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Photonic quantum technologies

Abstract

The first quantum technology that harnesses quantum mechanical effects for its core operation has arrived in the form of commercially available quantum key distribution systems. This technology achieves enhanced security by encoding information in photons such that an eavesdropper in the system can be detected. Anticipated future quantum technologies include large-scale secure networks, enhanced measurement and lithography, and quantum information processors, which promise exponentially greater computational power for particular tasks. Photonics is destined to have a central role in such technologies owing to the high-speed transmission and outstanding low-noise properties of photons. These technologies may use single photons, quantum states of bright laser beams or both, and will undoubtedly apply and drive state-of-the-art developments in photonics.

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Figure 1: Encoding and manipulating a qubit in a single photon.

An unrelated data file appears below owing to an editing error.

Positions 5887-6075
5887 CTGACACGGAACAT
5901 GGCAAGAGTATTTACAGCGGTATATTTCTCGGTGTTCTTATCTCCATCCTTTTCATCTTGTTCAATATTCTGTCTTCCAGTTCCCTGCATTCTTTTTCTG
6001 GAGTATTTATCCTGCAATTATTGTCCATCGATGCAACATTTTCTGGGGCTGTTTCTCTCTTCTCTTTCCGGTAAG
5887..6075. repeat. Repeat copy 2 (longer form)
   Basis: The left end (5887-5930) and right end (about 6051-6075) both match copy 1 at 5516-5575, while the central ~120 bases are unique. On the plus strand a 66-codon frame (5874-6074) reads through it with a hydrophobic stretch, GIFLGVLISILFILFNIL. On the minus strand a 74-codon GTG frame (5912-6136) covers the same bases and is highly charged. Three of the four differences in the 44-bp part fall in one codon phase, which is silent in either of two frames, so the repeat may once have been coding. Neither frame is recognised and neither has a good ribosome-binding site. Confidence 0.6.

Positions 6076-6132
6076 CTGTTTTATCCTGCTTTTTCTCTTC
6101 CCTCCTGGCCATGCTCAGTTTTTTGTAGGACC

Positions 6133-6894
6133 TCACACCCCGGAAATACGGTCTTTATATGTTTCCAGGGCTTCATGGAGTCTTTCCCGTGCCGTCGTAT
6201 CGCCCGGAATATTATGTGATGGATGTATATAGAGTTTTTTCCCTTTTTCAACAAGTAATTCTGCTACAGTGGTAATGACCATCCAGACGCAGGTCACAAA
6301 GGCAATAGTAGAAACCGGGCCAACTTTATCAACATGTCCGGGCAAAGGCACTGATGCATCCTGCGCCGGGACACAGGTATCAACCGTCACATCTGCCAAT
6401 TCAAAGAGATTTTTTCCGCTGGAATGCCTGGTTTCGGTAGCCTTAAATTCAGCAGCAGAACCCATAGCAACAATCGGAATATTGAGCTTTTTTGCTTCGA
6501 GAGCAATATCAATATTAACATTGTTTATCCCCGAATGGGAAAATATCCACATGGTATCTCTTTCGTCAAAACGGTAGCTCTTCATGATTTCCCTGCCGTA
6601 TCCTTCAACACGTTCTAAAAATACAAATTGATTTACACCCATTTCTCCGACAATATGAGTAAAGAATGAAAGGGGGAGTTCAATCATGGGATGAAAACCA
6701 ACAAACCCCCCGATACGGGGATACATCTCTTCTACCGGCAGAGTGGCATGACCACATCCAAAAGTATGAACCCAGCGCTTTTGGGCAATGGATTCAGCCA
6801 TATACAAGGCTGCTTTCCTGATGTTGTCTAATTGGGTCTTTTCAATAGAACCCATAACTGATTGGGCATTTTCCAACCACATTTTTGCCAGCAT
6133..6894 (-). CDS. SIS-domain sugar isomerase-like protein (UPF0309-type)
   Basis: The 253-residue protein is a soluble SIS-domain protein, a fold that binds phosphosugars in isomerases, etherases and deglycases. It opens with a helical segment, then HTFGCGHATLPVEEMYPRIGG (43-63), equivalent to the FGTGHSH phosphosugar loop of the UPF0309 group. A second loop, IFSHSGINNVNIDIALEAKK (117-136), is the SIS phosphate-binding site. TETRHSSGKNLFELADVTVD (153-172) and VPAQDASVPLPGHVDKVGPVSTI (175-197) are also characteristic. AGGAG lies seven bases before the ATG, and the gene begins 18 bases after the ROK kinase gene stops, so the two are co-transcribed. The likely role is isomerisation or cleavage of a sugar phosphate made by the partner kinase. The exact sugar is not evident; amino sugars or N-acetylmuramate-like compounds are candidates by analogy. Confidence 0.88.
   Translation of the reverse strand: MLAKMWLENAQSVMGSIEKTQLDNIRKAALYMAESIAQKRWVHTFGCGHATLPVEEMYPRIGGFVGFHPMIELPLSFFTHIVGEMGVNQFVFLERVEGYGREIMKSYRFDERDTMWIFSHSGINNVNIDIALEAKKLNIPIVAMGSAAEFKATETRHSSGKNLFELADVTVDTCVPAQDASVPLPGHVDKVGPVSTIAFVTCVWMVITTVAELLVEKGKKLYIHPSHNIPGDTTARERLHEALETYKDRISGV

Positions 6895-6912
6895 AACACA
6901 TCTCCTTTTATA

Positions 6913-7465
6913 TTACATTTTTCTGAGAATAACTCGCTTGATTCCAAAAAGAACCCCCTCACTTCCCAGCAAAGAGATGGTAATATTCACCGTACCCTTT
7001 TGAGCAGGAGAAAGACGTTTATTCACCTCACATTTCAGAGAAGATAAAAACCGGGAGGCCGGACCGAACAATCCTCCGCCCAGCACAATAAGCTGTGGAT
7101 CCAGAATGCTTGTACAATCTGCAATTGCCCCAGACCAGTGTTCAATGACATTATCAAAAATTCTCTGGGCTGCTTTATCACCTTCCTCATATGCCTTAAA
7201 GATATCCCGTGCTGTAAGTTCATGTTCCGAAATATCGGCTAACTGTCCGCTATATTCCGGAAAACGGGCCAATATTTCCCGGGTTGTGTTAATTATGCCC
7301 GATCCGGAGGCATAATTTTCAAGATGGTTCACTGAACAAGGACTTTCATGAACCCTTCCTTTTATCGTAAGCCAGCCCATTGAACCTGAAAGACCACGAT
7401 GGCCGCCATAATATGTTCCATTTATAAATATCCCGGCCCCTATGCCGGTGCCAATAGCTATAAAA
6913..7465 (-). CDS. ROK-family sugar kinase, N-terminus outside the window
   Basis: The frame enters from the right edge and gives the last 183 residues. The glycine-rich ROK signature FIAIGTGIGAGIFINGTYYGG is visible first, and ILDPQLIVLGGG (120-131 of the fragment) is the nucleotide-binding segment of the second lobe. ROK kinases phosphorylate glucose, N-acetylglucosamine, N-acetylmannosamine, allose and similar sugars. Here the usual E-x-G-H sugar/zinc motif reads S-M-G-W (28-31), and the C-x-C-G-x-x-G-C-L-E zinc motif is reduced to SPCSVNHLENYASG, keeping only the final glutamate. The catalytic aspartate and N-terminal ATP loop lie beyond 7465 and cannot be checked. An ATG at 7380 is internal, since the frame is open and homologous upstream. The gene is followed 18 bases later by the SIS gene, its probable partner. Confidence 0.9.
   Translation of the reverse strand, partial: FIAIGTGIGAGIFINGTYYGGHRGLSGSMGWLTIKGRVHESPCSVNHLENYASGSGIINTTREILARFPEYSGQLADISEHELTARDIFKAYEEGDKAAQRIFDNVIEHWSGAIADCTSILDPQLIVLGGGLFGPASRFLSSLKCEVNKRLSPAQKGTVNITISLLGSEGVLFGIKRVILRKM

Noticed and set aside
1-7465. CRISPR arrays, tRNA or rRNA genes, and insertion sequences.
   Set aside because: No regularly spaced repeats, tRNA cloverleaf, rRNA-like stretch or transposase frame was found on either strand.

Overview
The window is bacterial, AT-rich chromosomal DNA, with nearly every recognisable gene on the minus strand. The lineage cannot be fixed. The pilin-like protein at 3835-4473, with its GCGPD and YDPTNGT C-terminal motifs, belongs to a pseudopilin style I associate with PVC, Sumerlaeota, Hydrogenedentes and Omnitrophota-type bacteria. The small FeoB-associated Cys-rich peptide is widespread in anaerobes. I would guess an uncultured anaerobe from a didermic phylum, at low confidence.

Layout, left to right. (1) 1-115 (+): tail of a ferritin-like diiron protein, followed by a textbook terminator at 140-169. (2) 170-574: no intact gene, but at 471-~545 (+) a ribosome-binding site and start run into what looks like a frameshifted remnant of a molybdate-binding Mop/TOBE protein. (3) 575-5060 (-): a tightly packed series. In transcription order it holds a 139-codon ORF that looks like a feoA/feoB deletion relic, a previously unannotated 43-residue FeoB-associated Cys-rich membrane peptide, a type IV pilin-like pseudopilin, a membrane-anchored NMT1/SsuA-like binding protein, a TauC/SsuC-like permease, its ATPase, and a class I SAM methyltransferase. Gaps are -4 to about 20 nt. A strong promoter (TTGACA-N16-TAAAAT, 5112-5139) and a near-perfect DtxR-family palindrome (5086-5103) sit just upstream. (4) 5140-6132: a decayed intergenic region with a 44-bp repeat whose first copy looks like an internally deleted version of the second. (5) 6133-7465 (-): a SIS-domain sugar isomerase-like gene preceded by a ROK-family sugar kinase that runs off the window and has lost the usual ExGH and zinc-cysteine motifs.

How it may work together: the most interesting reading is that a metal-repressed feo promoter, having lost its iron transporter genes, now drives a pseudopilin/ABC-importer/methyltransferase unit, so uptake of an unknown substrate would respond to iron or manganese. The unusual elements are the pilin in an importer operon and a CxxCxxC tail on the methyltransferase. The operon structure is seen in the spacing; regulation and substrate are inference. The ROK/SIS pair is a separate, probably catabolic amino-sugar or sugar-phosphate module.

Figure 2: An optical CNOT gate.
Figure 3: Generalized teleportation and its applications.
Figure 4: One-way quantum computation and cluster states.
Figure 5: Silica-on-silicon photonic quantum circuits.
Figure 6: A basic photonic crystal quantum circuit.

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Acknowledgements

J.L.O.B. acknowledges support from EPSRC, QIP IRC, IARPA, ERC and the Leverhulme Trust, and also acknowledges a Royal SocietyWolfson Merit Award. A.F. acknowledges financial support from SCF, GIA, G-COE, PFN, MEXT, SCOPE and REFOST. J.V. acknowledges support from ONR, ARO and NSF.

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Correspondence to Jeremy L. O'Brien.

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O'Brien, J., Furusawa, A. & Vučković, J. Photonic quantum technologies. Nature Photon 3, 687–695 (2009). https://doi.org/10.1038/nphoton.2009.229

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